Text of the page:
You can’t go to Dubai without visiting the souks (old markets), at least for the experience. They’re full of stimulation for all the senses, to be sure, even if you’re not looking to buy anything.
Here’s my warning, though: You know how, when you walk through American malls, there are kiosks with aggressive salespeople calling to you or even grabbing at you? That’s how it is in the entire malls on this side of the world. And it’s even worse at the souks. If you don’t like that kind of, um, salesmanship, don’t go.
Tip: shop a little first at the big supermarkets — Carrefour, Tesco, Geant, etc. — to get a better idea of what’s available, how they’re packaged, and what the prices are. When you go to the souks, there are few items with marked prices and you are expected to negotiate for what you’re buying. And sometimes, the packaging at the supermarkets make things clearer when you bring it home for souvenirs. I bought a little at both the souks and the supermarkets, not always for the price, but the packaging.
Our day started with some henna tattoos by JR’s talented niece Quinn Remington, who lives in Dubai.
Here’s a quick spin through the gold souq. Most of the stores don’t open until 10 a.m., so it was a little odd to see many of the stores with shopkeepers who wouldn’t let us look at anything.
Tip: You can buy gold jewelry at the airport under less pressure, but there’s definitely more variety at the souq, which has about 300 retailers. So if you’re really in the market for jewelry designed here, take your time and make no apologies.
We saw everything from tiny, dainty pieces to elaborate gold breastplates, even a dress! Women really do wear these here, but for special occasions, like weddings. We weren’t going to buy them, so we didn’t ask how much they were, but I’d say some of the breastplates in the top photo cost and much as a Prius. It’s estimated that at any given time, there are 10 tons of gold present at the souq.
All of the souqs are located in Deira Dubai, or the old part of town, and are in walking distance of each other. Many people drive, though, since it’s so hot. If you’re headed to the textile souq, you’ll see a mosque, then an open courtyard that leads to an alley that goes into the souq. Can we be any more hidden? If you have some time, take a break and take in the architecture around this area, as it is kind of neat.
I didn’t really stop to take photos in the textile souq as the salespeople were most aggressive here. You can get scarves, clothes, fabric, shoes, accessories, and of course, household items like the bowls and lamps above. They do sell spices here, and the spice souq has some clothing vendors, but I think the clothes here are probably cheaper at the textile souq.
The spice souq is probably the largest of the three that we experienced, with several winding lanes in one area making it a maze to get through. It was also the most visual, with a large variety of items, not just spices.Here, many of the spices and flowers are displayed openly, and many of them are very unfamiliar. Don’t be shy; ask what things are … you may be surprised!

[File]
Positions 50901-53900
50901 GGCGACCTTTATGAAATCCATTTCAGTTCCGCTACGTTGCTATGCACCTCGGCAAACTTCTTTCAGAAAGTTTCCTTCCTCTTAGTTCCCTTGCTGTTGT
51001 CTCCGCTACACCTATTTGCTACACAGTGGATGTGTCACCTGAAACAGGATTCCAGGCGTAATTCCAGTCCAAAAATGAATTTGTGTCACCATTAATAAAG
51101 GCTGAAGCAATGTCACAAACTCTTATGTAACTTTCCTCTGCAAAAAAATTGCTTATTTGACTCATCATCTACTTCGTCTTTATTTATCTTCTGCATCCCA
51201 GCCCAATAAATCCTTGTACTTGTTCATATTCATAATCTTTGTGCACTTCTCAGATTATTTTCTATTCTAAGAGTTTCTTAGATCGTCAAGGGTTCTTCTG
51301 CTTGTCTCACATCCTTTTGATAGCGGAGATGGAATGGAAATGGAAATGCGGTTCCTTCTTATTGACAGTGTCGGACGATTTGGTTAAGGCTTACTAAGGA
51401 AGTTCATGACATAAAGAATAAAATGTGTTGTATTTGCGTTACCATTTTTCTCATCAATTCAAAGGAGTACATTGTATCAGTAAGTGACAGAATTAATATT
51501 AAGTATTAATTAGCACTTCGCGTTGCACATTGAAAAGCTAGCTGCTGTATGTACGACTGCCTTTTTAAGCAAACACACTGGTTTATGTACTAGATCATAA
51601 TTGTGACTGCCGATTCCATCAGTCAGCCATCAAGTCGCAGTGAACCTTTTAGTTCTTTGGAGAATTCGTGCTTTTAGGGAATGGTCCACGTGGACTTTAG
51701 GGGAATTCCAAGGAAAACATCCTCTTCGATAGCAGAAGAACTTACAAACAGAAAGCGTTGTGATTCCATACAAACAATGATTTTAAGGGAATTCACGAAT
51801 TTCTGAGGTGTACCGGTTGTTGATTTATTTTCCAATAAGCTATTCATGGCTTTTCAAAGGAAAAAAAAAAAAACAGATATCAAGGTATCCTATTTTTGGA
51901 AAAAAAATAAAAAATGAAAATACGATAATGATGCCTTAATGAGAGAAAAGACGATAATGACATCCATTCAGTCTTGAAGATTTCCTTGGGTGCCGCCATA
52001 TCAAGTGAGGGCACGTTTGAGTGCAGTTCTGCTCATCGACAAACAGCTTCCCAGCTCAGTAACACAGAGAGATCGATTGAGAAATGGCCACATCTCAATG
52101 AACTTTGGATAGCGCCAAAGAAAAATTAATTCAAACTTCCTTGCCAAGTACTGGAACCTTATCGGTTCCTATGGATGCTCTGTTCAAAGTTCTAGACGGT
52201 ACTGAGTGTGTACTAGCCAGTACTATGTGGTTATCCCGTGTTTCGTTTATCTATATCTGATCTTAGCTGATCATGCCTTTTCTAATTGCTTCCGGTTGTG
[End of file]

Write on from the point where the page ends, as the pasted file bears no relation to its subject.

I didn’t need to buy dried fruits, since we have a lot of that here, but I do regret not stopping to buy candies from the one confectionary store we saw. He had a lot of unusual items that I didn’t see in any other stores, like the pomegranate jelly with pistachio. He gave us a lot of samples, which all had intense flavors yet weren’t too sweet.
Val got the pomegranate candy with pistachio, plus some others. We asked who she was bringing that home for and she said, “Bring it home? No, I bought it to eat right now!” (Val bought a lot of foodstuff that never made it into her suitcase.)
Delicious Halawa? No, it’s not describing the area near Aloha Stadium. You’ve heard of halva, right? It’s a super-sweet confection, usually nut butter-based (but sometimes flour-based) and usually using tahini, or sesame. I almost brought some of this home, but couldn’t think of who I’d give it to! I did buy more things from this store, though.
And I bought a lot of saffron from Samir at the Neta Saff store, since it was nicely priced and displayed in these classy containers. The middle east is known for their saffron, and as you could see, they sell a lot of it. Our salesman, Samir pointed out that his saffron wasn’t a blend — many vendors mix the strands so you get red and yellow in one batch — but higher quality since it was all red.
Which brings me to a little travel rant, which I rarely do: As obnoxious Americans, we are told to learn other people’s cultures so that when they visit us, we can be more sensitive to their needs. We’re also told to learn other people’s cultures so that when we visit them, we don’t offend anyone. I’m all for that, but why don’t more of these middle eastern salespeople learn our culture, as well? I was pretty stressed out from the aggressiveness of the salespeople, and ended up buying more from Samir, the halawa store and one other mostly because the shopkeepers were mellower. They hung back to give us space, but were attentive when we needed them, so I felt more relaxed and ready to buy. In one store, the older salesman was laid back and I was laying out the items I was going to buy. His younger coworker came back from a break and started his aggressive sales pitches, which essentially killed any more sales the older man could have made, since I just wanted to get out of there. If any Dubai salespeople want some lessons on how to sell to Westerners and Asians, call me.
Up next: a side trip to Abu Dhabi!